By MEGHAN FULLER
Dynamic gain equalizers (DGEs) came out en masse at the 2002 Optical Fiber Communications (OFC) Conference in Anaheim in March. Among the companies that unveiled DGE standalone devices or integrated modules at the show were Avanex, CiDRA, Lightconnect, DigiLens, JDS Uniphase, Lightwave Microsystems/Corning, Silicon Lightmachines, SpectraSwitch, and Onetta, which also delivered a joint paper with AT&T on the merits of using integrated erbium-doped fiber amplifiers (EDFAs) with DGEs in 40-Gbit/sec systems.
According to a new study from ElectroniCast (San Mateo, CA), the market for DGEs is rapidly increasing, driven by the evolution to more lit wavelengths per fiber and higher data rates per channel in long-haul (LH) and ultra-long-haul (ULH) WDM networks. Worldwide consumption of standalone and integrated DGEs was a modest $12 million in 2001-a few hundred units for evaluation and design-in-but should explode to $451 million by 2006, an average annual growth rate of 107% per year.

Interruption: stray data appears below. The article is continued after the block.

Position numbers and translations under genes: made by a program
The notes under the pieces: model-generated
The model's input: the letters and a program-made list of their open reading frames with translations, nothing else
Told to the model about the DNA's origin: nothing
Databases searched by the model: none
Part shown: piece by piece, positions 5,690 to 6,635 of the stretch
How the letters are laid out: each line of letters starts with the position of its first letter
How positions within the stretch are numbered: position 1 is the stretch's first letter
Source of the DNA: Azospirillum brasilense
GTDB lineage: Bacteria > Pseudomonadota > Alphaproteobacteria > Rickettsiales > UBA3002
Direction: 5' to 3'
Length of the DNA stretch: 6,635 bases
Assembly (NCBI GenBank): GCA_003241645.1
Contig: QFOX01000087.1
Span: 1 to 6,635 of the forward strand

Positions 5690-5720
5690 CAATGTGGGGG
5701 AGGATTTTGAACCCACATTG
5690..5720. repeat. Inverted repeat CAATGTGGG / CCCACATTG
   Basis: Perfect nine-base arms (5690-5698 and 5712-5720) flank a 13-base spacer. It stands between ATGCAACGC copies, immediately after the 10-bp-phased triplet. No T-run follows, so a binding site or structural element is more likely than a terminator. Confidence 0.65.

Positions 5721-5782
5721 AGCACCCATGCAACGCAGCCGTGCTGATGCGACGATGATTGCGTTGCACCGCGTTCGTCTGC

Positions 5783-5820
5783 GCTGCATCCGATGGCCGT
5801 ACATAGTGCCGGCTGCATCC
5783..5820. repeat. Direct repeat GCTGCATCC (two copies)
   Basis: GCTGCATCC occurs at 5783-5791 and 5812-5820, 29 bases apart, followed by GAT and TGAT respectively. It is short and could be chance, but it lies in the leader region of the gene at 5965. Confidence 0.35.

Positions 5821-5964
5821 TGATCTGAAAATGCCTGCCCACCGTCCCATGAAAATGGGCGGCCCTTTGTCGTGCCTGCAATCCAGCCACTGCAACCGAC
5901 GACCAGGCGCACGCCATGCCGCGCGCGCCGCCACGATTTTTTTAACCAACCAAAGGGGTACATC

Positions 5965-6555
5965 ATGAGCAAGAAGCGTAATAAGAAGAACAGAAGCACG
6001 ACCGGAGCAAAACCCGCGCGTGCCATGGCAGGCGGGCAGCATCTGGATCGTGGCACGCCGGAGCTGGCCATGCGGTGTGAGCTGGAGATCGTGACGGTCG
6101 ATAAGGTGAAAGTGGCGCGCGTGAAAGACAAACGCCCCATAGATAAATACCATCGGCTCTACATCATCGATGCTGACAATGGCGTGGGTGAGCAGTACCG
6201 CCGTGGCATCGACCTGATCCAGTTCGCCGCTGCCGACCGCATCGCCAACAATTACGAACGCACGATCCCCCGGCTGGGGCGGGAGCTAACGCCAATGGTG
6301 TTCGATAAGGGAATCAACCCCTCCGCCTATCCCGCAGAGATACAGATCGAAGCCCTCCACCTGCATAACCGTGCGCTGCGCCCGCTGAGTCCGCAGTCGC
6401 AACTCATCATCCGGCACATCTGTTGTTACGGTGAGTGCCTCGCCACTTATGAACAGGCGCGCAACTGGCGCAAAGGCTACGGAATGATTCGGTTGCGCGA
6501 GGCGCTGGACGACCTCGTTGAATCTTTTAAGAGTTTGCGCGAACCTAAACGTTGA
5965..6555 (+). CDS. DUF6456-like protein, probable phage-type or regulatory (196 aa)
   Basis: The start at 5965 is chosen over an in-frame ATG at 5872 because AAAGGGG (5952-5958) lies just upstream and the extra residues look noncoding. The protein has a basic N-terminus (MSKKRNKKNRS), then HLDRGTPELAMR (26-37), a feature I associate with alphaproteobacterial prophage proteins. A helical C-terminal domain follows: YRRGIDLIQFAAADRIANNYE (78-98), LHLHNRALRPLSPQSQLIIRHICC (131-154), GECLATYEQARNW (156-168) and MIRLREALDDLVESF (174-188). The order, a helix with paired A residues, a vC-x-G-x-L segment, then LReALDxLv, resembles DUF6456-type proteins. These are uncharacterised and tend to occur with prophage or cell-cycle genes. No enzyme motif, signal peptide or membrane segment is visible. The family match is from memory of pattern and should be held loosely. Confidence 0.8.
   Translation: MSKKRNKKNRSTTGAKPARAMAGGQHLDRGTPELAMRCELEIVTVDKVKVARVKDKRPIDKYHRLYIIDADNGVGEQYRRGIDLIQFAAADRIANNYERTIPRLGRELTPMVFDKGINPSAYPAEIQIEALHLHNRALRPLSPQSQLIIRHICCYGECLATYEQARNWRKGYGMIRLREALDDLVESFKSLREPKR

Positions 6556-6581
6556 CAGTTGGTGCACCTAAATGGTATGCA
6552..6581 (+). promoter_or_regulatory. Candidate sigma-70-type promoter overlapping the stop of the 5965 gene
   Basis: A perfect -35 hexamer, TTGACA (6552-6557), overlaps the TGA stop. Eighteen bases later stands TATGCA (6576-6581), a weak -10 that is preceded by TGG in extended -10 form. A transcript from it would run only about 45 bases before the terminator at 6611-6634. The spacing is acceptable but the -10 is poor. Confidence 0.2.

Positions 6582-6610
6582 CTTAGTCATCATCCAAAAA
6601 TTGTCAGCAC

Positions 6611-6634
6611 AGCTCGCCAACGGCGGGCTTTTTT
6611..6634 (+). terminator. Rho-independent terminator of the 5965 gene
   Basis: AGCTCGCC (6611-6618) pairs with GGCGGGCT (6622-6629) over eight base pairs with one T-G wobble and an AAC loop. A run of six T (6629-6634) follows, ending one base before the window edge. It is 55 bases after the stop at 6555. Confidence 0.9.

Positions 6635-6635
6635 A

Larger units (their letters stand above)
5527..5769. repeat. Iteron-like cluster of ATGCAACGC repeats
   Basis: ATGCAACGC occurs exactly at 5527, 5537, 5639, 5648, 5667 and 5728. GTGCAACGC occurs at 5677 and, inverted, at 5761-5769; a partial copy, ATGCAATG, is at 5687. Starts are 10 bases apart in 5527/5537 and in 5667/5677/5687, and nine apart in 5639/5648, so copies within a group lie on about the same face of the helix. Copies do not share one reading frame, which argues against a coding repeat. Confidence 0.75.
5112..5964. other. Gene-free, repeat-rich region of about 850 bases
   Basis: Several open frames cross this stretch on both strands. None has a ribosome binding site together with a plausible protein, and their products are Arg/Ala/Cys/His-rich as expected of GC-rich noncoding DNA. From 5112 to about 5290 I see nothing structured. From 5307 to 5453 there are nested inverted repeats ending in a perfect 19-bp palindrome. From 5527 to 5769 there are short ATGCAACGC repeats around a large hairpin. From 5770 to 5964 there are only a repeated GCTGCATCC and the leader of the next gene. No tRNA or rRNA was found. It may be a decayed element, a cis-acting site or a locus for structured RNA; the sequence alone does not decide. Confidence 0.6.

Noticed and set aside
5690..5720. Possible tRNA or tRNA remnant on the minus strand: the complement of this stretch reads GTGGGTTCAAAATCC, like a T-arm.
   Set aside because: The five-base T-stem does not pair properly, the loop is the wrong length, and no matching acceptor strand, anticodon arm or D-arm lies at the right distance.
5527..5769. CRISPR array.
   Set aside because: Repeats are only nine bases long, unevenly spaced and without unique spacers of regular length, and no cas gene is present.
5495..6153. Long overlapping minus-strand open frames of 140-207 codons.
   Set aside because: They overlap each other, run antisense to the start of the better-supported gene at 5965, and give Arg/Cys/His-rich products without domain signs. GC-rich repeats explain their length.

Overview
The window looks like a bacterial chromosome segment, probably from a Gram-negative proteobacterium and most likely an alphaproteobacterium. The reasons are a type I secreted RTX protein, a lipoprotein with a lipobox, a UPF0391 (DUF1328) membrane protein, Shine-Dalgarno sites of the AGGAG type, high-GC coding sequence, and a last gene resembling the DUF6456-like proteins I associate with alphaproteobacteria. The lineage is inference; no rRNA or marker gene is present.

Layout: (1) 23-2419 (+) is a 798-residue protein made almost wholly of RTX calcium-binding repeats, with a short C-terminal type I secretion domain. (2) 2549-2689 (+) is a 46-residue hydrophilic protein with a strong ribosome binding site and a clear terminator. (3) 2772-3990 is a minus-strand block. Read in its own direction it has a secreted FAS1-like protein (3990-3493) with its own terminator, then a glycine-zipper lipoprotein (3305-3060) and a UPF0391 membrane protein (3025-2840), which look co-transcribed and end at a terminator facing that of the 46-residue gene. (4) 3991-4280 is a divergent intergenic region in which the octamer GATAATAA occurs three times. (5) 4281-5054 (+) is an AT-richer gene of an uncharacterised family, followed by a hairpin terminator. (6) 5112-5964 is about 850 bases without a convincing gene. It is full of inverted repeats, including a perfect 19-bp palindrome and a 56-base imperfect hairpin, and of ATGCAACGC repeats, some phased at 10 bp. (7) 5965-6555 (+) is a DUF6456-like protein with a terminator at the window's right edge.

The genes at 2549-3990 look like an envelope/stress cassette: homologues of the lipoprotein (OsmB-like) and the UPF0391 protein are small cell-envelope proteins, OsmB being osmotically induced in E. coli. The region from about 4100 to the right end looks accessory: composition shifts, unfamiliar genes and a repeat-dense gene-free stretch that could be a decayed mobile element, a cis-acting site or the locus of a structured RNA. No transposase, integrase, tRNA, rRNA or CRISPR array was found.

The issue, says Yves LeMaitre, vice president of marketing at Lightconnect (Newark, CA), is that amplifiers introduce nonuniformities in the system. "They don't just amplify the wavelengths in the same fashion across the entire C-band," he explains. "The more you cascade them, the more that effect is actually accented and the more of a delta you will find between certain wavelengths." This "gain ripple" translates into crosstalk between channels and a degraded optical signal-to-noise ratio (OSNR).
Today's amplification systems rely on static gain-flattening filters (GFFs) to remove large-scale variations in the gain ripple. These filters have proven inadequate, however, because they cannot adjust to alterations in the amplifier's condition. As more channels are lit or as the amplifier itself ages, the gain ripple changes.